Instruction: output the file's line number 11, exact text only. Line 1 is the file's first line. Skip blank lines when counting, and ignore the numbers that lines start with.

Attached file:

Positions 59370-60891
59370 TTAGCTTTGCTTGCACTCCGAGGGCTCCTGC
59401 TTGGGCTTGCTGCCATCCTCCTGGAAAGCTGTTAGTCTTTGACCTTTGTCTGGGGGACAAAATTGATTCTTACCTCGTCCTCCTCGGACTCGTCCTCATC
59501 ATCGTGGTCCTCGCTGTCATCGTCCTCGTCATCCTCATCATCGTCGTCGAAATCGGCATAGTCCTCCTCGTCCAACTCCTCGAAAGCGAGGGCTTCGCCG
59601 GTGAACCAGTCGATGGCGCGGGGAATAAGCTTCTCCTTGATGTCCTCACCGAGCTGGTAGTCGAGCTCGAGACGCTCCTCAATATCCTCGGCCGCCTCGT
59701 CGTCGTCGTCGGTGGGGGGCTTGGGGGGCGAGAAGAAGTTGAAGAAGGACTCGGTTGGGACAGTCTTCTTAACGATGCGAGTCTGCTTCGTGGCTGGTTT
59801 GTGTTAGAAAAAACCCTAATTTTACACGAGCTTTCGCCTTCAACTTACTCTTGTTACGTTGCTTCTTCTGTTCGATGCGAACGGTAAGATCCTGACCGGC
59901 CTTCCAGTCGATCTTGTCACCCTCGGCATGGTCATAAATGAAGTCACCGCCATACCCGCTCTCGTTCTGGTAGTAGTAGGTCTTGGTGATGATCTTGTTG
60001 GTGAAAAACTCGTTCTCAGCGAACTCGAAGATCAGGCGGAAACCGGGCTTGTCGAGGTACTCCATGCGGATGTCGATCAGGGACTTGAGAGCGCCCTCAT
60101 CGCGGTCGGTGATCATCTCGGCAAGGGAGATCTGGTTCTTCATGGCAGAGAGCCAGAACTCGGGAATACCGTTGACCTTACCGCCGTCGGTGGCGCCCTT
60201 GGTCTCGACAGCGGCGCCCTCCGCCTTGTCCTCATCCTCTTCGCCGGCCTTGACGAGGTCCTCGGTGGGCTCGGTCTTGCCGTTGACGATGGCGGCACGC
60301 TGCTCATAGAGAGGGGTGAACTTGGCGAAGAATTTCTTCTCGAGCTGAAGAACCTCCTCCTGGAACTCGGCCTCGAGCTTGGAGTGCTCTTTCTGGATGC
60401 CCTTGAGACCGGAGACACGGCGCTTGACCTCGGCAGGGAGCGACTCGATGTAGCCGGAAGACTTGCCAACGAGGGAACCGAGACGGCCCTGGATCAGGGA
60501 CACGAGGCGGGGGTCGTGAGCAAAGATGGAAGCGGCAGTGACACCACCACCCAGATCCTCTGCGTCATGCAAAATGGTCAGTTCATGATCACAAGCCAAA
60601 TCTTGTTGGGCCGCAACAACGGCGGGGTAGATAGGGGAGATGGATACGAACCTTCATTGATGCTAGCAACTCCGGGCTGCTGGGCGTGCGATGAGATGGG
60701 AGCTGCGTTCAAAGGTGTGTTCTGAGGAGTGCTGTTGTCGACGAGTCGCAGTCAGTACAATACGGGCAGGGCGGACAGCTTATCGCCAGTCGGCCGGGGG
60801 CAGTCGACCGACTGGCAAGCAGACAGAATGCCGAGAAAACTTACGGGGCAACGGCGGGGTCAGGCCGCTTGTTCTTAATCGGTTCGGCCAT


60201 GGTCTCGACAGCGGCGCCCTCCGCCTTGTCCTCATCCTCTTCGCCGGCCTTGACGAGGTCCTCGGTGGGCTCGGTCTTGCCGTTGACGATGGCGGCACGC